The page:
“We also need to be aware of the pressures that teachers face in a busy classroom: they have little or no time to set up the room before the class begins. A study by the Helen Hamlyn Centre showed that if it’s too complicated to open the blinds, they will stay down and the lights will go on instead.
“But the first thing is to have lighting on the agenda. A bit like Jamie Oliver put Turkey Twizzlers on the agenda – we’re seeing now how a proper breakfast helps kids to learn, and actually, proper lighting is probably as important. We’re still at Turkey Twizzler lighting. We can do better than that.”
When it comes to getting lighting on the agenda, James revealed that she is “using all the channels that I can find to raise awareness of the potential of better quality lighting,” in a two-pronged approach, to try and reach as many people as possible, from both the consumer side, and the business side.
However, while she is working to get lighting on the agenda for both decision makers and the general public, she believes that there is a much deeper, societal issue surrounding the commodification of lighting. “We know that disrupting your body clock has a huge impact on your life chances. It affects your ability to concentrate, it gives you cancer, it’s a killer. We rely on a huge number of ‘hidden’ workers to work through the night – nurses, cleaners, and food packers, for example. These are often low-paid, precarious jobs and many are women. Many of these low-grade environments are poorly lit too. People who work after dark in the shadows often have a poor diet of light.
“Much like the Turkey Twizzlers debate, the diet of light for people without much money is worse than it is for those with money. Not only because of a lack of awareness, but also because the people who design and manage the places where they work, where they learn, are delivering to the bare minimum legal standard and cutting costs where they can, simply because their ‘clients’ don’t have many choices.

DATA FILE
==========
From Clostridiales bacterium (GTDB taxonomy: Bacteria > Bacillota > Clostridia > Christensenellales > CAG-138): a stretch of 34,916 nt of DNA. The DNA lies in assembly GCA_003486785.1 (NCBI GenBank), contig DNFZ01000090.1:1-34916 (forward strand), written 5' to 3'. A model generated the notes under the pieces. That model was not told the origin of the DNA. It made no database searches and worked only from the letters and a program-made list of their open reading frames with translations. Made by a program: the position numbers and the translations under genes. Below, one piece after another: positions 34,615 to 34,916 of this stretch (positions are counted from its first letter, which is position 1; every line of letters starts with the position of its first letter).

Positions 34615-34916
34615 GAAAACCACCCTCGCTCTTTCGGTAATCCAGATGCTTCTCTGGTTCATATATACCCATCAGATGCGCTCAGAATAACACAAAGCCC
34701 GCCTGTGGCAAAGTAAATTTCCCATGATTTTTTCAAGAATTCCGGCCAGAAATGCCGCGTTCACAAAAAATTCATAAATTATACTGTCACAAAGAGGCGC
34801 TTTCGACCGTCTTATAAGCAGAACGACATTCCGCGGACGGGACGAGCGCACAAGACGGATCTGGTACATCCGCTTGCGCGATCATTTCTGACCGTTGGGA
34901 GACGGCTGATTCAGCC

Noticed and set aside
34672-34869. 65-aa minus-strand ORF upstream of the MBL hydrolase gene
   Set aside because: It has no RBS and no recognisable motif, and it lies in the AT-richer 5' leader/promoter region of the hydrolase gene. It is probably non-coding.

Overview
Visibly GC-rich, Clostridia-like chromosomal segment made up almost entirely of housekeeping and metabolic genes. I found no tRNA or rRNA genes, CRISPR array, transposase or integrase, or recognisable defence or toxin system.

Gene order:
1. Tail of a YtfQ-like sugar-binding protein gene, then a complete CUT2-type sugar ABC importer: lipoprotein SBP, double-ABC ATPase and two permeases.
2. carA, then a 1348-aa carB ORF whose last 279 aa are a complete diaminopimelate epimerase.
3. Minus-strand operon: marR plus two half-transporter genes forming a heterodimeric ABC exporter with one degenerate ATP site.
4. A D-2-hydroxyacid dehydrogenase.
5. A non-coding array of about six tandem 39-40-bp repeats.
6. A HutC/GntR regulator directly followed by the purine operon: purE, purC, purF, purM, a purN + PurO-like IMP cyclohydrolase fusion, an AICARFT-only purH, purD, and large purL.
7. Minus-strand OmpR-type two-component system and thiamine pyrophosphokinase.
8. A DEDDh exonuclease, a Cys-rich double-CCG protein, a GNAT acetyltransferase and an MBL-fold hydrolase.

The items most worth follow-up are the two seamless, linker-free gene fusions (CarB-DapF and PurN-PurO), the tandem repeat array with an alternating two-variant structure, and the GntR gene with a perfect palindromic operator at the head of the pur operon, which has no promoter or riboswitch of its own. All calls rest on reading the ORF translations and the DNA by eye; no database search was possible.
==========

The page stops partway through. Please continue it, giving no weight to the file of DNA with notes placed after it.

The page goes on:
“Think about the classic office buildings, the boss gets the corner office with the window, while the low status workers are in the cubicle in the middle. That makes a difference to their ability to concentrate, their ability to sleep, to manage social interaction, which means those workers sitting in the dark don’t perform as well, and so their career trajectory is affected. So, you end up with a perpetuation of disadvantage when you don’t give people the chances to see clearly.
“It’s a political issue in the sense that we spend money on people who are considered to be valuable, including the lighting environment. We talk a lot about how valuable employees are, but there’s a whole group of people who are considered much more of a commodity. Whether that be working in a call centre, shift workers, care workers at night, we don’t spend the same amount of money or attention on the lighting environments that they live in. And yet, arguably, changing the quality of lighting for a nurse who works at night could not only make the biggest difference for her life, but also to the patients that she takes care of.
“The technology is there now to deliver good quality, full spectrum, flicker free, time appropriate lighting for everybody, and yet we don’t. And the reason we don’t is the way the spreadsheet works for different populations is different. We also know that, as we’ve found through Covid, we’re all in this together. Everybody who is underperforming is not only a missed opportunity, but has a knock on effect on everybody else. Nobody is an island.
“The other thing that is important to think about is that cheap lights, unbranded, unregulated lighting that ends up in HMOs [houses of multiple occupancy], hostels, local authority care homes, they come from sources where the environmental cost of extracting the materials is completely unregulated,” she continued.